Princeton Satellite Systems, Inc. has been delivering cutting edge solutions to complex engineering problems since 1992. Recent work includes spacecraft formation flying, active pitch controlled vertical axis wind turbines, two stage to orbit launch vehicle trajectory optimization and optical navigation systems for deep space missions. We've delivered flight software for the PRISMA and Indostar missions and algorithms for the ATDRS spacecraft. We can work as a member of your design teams or deliver turnkey solutions to key parts of your designs.
PSS provided launch support for the Cakrawarta/Indostar 1 launch, Koreasat, AsiaSat and Echostar. PSS also supported anomaly investigations on a number of spacecraft..
PSS led the design of the ATDRS momentum management system which included algorithms from Hughes Space and Communications and the Charles Stark Draper Laboratory. This paper, "NASA's Next Generation Tracking and Relay Satellite System (TDRSS) - Launch and Operation Ground Segment Architecture", describes the system.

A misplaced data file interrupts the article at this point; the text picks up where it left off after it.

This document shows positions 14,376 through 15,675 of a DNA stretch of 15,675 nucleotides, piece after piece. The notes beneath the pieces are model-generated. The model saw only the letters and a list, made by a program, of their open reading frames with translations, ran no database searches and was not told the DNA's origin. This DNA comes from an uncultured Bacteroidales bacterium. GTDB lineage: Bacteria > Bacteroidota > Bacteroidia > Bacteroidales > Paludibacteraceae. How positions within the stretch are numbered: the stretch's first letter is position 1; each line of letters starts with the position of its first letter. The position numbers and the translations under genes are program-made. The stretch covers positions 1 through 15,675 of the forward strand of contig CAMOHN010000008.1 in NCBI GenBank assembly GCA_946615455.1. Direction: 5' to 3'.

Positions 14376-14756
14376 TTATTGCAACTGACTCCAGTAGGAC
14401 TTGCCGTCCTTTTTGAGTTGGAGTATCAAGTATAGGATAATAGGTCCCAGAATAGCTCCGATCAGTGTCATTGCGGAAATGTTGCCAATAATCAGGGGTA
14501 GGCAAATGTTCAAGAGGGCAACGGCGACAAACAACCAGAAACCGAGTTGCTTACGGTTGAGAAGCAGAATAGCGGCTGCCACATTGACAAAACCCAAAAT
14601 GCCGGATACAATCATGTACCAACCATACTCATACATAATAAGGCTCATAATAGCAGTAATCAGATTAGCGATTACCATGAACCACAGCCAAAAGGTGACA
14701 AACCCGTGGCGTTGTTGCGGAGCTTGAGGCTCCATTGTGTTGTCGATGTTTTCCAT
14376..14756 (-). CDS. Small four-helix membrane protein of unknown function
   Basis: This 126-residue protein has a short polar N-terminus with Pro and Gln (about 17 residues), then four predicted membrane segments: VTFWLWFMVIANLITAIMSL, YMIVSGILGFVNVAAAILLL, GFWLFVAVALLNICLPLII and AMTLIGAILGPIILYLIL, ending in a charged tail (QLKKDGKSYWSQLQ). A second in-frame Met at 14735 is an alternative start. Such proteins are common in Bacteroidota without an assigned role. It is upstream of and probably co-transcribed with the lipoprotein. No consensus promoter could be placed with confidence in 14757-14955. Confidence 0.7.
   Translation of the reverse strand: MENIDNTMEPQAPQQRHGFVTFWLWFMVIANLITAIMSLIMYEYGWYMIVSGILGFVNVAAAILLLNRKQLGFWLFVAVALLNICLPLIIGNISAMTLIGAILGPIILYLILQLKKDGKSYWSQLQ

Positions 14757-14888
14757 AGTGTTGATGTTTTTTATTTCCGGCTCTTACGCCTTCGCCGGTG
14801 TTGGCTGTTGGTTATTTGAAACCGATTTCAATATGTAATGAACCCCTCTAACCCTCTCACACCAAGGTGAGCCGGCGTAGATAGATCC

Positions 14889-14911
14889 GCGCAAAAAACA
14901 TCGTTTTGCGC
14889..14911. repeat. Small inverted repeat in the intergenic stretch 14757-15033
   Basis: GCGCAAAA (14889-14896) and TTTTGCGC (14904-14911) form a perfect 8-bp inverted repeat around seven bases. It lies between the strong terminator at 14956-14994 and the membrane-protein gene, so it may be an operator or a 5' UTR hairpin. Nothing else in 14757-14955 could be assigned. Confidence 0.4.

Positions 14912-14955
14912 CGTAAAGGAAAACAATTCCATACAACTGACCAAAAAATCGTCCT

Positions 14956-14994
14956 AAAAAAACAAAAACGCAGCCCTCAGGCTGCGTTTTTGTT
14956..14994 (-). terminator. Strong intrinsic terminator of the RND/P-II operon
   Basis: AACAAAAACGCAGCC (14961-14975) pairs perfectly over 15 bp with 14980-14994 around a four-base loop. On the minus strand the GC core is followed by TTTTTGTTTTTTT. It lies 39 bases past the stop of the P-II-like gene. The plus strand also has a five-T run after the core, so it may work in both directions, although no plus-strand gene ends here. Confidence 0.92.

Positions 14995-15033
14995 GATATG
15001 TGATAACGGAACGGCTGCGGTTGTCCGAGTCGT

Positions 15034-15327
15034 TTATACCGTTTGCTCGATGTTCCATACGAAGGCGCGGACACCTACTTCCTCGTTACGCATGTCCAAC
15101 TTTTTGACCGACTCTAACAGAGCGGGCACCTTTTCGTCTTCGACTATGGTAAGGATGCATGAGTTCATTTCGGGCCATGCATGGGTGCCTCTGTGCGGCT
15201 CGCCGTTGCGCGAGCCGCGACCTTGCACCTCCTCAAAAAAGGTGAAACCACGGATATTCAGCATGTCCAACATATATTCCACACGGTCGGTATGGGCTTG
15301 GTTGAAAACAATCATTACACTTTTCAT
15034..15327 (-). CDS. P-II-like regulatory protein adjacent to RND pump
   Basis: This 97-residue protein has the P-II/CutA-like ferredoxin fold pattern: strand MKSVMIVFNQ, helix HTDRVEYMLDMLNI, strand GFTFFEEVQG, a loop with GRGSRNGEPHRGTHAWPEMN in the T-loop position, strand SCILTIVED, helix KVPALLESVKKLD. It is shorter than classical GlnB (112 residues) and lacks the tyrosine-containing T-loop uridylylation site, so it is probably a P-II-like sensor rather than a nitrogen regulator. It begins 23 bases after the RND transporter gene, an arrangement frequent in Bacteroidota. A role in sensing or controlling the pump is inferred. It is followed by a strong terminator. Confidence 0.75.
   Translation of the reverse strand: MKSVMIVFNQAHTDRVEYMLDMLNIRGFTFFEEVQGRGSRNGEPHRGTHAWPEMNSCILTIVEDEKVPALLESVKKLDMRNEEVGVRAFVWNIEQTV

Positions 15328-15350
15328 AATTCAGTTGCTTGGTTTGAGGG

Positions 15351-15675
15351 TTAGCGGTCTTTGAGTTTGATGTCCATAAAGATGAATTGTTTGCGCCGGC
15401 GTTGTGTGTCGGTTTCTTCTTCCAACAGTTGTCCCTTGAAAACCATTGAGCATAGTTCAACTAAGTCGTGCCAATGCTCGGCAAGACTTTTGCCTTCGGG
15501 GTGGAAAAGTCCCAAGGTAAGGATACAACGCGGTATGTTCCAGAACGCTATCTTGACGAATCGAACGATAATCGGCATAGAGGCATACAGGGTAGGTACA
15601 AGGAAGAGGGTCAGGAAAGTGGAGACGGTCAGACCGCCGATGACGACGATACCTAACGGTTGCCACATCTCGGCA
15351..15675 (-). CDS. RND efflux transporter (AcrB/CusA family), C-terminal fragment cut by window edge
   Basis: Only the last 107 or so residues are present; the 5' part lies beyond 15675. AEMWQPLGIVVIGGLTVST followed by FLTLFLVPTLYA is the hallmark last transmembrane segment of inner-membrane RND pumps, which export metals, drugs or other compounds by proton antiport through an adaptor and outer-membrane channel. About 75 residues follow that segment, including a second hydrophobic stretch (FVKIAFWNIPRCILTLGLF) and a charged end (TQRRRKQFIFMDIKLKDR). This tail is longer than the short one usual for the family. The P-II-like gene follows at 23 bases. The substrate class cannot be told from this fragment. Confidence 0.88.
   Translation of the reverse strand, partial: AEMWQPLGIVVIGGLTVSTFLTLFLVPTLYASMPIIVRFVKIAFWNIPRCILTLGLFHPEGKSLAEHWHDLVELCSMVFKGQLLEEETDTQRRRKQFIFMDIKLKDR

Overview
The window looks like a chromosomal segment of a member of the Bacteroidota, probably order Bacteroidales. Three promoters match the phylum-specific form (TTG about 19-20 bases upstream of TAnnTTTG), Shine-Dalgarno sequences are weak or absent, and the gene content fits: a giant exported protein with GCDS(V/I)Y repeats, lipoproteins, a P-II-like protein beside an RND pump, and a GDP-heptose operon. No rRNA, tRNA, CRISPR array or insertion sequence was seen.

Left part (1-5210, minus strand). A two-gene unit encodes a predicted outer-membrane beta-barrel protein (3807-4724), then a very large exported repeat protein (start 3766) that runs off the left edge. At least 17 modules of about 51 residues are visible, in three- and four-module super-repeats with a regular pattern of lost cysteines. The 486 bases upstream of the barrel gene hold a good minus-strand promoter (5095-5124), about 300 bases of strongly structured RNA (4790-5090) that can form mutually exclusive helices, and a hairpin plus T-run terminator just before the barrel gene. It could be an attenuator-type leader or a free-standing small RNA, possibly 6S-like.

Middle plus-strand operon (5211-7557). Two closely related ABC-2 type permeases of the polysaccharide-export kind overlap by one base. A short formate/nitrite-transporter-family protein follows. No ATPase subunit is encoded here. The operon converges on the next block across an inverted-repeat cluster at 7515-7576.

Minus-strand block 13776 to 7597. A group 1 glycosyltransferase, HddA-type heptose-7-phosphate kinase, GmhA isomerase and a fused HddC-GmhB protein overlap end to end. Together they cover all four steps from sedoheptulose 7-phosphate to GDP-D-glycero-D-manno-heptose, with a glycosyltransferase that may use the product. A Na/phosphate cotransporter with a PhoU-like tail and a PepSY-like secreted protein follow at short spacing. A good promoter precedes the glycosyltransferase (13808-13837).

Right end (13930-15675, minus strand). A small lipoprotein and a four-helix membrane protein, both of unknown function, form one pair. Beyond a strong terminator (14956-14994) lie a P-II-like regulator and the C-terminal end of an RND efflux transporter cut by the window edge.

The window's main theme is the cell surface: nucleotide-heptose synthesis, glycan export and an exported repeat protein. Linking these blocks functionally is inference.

PSS also designed the Cakrawarta/Indostar attitude control system which including the delivery of the flight software in C and the verification simulations. Download our Indostar-1: Early Orbit Operations paper for more information.
PSS has extensive experience in orbit control system design, including: GEO station-keeping, low-energy transfer, solar sail design, formation flying, and collision avoidance. Since 2000, PSS has developed several innovative designs under NASA and AFRL SBIR funding for autonomous orbit control in various types of proximity operations. PSS also led the design of the safe orbit guidance system for the Swedish PRISMA mission, which is now flying.
PSS engineers have supported NASA efforts in the analysis of the optimality of ballistic lunar transfer trajectories from low Earth orbit to lunar orbit. PSS maintains algorithms for the automated computation of ballistic lunar capture transfers, greatly enhancing a mission planner's ability to incorporate these low energy methods into lunar missions at early stages.
PSS recently supported the Japanese WeWish CubeSat project, performing an analysis of its attitude dynamics and solar power exposure profile. This CubeSat is gravity-gradient stabilized and uses passive magnetic hysteresis dampers to reduce the angular momentum in the tumbling phase following ejection from the ISS. PSS engineers made extensive use of Spacecraft Control Toolbox functions to develop a CAD model for disturbance analysis and simulate the attitude dynamics.
For more information: Aerospace Engineering